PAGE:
Under Section IV of the proposed Consent Decree, the defendants are enjoined from participating in any discussion, communication or agreement, except as members of FCMA fishermen's marketing associations interacting with other members of such associations, regarding: (1) the "ex vessel-prices to be negotiated between purchasers and the defendants; (2) any terms or conditions to be offered for the sale of seafood; or (3) refraining from fishing while commercial fishermen are negotiating with purchasers on an "ex vessel" price. Section IV also enjoins the defendants from requesting or coercing other fishermen to refrain from fishing or to sell fish to processors at specified prices or under specified terms or conditions. The defendants are also enjoined from any interference with any other commercial fishermen's business through threats or other means of intimidation. The Consent Decree further enjoins the defendants from impeding, obstructing, or preventing any person from processing, purchasing, or selling or offering to purchase or sell crabor any other seafood. Finally, the Consent Decree restrains the defendants from compelling any fishermen or other person to become a member, or to participate in the activities, of any association.
Section V. of the Consent Decree requires the defendants to pay the states of Oregon, California and Washington pursuant to ORS 646.760 and ORS 180.095, RCW 19.86.080 and 19.86.090, and Call Prof. Sc Bus. Code 16750 $90,874.00 for civil penalties and reimbursement of attorney fees and investigative costs.
B. Scope Of The Proposed Consent Decree
Section XI. of the proposed Consent Decree provides that the Consent Decree shall remain in effect for five years.
Section III. of the proposed Consent Decree provides that the Consent Decree shall apply to the defendants and all of their managers, agents, employees, affiliates, successors and assigns, and to those persons in active concert or participation with any of them who shall have received actual notice of the Consent Decree.
C. Effect Of The Proposed Consent Decree On Competition
The relief set out in the proposed Consent Decree is designed to prevent recurrence of the activities alleged in the Complaint. The proposed Consent Decree's provisions are intended to ensure that commercial crab fishermen act independently, except as members of a FCMA fish marketing association interacting with other association members, in any marketing or pricing decisions and that they not interfere with the marketing and price decisions of other commercial crab fishermen.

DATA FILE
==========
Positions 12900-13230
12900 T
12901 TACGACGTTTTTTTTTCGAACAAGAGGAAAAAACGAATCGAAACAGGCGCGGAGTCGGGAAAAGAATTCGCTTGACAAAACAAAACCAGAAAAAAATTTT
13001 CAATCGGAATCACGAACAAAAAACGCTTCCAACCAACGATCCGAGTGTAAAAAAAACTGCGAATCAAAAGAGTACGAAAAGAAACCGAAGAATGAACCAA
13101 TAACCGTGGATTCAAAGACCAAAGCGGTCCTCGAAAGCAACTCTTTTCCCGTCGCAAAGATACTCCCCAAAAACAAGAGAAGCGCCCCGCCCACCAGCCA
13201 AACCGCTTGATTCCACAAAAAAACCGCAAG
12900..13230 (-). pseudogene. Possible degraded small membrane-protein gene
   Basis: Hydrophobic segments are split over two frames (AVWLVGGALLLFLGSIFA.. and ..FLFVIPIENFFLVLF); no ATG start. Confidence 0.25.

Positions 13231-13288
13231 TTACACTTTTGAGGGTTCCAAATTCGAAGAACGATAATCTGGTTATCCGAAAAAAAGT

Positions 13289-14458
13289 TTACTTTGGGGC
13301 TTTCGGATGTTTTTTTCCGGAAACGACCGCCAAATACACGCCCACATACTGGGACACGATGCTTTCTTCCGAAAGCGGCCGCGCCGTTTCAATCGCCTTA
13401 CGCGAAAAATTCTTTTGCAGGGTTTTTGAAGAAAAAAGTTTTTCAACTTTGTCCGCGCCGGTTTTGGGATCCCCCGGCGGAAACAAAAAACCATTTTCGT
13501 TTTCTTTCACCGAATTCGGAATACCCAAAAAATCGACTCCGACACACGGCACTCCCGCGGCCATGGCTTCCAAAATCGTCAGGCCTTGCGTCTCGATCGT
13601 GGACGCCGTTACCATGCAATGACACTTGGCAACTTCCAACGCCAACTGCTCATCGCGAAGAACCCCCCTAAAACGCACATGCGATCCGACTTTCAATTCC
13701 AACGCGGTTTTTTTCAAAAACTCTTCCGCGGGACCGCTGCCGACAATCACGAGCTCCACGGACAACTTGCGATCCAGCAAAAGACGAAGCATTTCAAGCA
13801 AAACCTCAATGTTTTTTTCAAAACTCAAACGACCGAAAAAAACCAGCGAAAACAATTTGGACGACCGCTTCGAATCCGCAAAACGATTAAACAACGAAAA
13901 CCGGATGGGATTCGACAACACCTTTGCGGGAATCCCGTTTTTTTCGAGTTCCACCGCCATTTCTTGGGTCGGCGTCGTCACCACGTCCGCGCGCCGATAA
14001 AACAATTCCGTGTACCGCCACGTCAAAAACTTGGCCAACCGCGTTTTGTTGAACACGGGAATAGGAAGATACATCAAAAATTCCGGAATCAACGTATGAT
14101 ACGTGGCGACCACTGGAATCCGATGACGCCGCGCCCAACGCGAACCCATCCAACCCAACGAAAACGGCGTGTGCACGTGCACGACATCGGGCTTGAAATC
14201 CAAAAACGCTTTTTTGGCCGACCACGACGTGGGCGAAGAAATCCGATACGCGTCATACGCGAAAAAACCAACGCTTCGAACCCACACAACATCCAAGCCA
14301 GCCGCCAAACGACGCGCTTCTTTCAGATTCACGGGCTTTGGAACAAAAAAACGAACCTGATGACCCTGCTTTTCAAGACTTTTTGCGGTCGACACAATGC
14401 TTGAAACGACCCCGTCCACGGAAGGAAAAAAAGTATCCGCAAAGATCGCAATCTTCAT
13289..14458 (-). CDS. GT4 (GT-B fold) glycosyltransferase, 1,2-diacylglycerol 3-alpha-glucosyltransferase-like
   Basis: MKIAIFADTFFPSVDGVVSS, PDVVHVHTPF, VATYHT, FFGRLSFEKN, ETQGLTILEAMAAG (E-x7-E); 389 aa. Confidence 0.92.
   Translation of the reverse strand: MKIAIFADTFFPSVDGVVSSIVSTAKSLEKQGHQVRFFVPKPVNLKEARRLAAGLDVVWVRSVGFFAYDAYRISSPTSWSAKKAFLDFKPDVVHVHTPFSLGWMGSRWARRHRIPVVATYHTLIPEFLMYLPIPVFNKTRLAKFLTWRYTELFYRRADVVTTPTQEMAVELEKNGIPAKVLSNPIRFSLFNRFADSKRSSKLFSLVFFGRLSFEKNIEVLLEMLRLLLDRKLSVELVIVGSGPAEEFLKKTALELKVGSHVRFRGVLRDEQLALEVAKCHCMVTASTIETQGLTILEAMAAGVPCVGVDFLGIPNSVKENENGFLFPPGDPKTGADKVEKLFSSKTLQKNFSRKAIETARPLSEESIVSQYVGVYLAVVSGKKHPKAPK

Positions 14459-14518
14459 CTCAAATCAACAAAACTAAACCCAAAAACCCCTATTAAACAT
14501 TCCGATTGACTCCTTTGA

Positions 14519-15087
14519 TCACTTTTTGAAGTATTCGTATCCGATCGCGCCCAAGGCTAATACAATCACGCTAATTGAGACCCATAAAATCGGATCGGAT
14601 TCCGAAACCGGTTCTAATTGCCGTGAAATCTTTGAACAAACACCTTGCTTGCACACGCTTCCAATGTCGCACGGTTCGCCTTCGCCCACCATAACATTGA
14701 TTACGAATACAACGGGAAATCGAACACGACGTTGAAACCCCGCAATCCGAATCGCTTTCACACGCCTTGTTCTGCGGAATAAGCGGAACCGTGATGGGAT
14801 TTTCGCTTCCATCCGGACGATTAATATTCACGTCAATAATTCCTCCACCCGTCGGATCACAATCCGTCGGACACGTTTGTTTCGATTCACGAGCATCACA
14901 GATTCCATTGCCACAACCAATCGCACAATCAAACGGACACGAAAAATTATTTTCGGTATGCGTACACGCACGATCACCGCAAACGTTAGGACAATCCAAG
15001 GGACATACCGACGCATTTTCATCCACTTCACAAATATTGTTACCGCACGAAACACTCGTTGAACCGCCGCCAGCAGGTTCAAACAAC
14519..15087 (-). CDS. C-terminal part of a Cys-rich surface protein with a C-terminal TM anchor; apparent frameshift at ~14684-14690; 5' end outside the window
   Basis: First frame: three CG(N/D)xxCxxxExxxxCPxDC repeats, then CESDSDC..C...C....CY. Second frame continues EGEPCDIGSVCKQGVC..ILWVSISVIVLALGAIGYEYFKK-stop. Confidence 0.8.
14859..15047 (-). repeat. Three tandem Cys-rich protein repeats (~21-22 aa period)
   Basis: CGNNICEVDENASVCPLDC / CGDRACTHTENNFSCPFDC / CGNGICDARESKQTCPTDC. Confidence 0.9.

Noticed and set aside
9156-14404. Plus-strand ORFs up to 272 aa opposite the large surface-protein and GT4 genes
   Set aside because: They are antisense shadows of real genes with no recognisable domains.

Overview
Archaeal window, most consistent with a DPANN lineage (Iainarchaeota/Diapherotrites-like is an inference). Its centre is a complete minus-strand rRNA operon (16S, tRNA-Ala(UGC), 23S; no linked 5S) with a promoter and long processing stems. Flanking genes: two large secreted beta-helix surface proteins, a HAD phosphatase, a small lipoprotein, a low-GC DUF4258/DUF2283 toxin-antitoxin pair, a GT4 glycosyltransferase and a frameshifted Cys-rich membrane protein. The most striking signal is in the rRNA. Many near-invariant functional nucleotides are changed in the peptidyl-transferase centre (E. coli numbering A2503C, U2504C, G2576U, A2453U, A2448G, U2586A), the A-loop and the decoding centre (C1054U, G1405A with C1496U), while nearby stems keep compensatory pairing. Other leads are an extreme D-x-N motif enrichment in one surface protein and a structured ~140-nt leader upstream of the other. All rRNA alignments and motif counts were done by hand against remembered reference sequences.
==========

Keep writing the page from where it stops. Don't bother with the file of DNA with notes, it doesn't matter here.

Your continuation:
ALTERNATIVES TO THE PROPOSED CONSENT DECREE
The alternative to the proposed Consent Decree would be a full trial of the case. In the view of the Department of Justice and the states of Oregon, California and Washington, such a trial would involve substantial cost to the plaintiffs and is not warranted since the proposed Consent Decree provides almost all the relief sought in the Complaint.
REMEDIES AVAILABLE TO PRIVATE LITIGANTS
Section 4 of the Clayton Act (15 U.S.C. § 15) provides that any person who has been injured as a result of conduct prohibited by the antitrust laws may bring suit in federal court to recover three times the damages suffered, as well as costs and reasonable attorney fees. Under the provisions of Section 5(a) (15 U.S.C. § 16(a)), this Consent Decree has no prima facie effect in the lawsuits which may be brought against the defendants.
PROCEDURES AVAILABLE FOR
As provided by the Antitrust Procedures and Penalties Act, any person believing that the proposed Consent Decree should be modified may submit written comments to Christopher S Crook, Acting Chief, San Francisco Office, U.S. Department of Justice, Antitrust Division, 450 Golden Gate Avenue, Box 36046, Room 10-0101, San Francisco, California 94012, within the 60-day period provided by the Act. The comments and the Government's responses to them will be filed with the Court and published in the Federal Register. All comments will be given due consideration by the Department of Justice, which remains free to withdraw its consent to the proposed Consent Decree at any time period to its entry if it should determine that some modification of the Consent Decree is necessary to the public interest. The proposed Consent Decree itself provides that the Court will retain jurisdiction over this action, and that the parties may apply to the Court for such orders as may be necessary or appropriate for the modification or enforcement of the Consent Decree.
No materials and documents of the type described in Section 2(b) of the Antitrust Procedures and Penalties Act (15 U.S.C. § 16(b)) were considered in formulating this proposed Consent Decree. Consequently, none are filed herewith.
Dated: February 6, 1997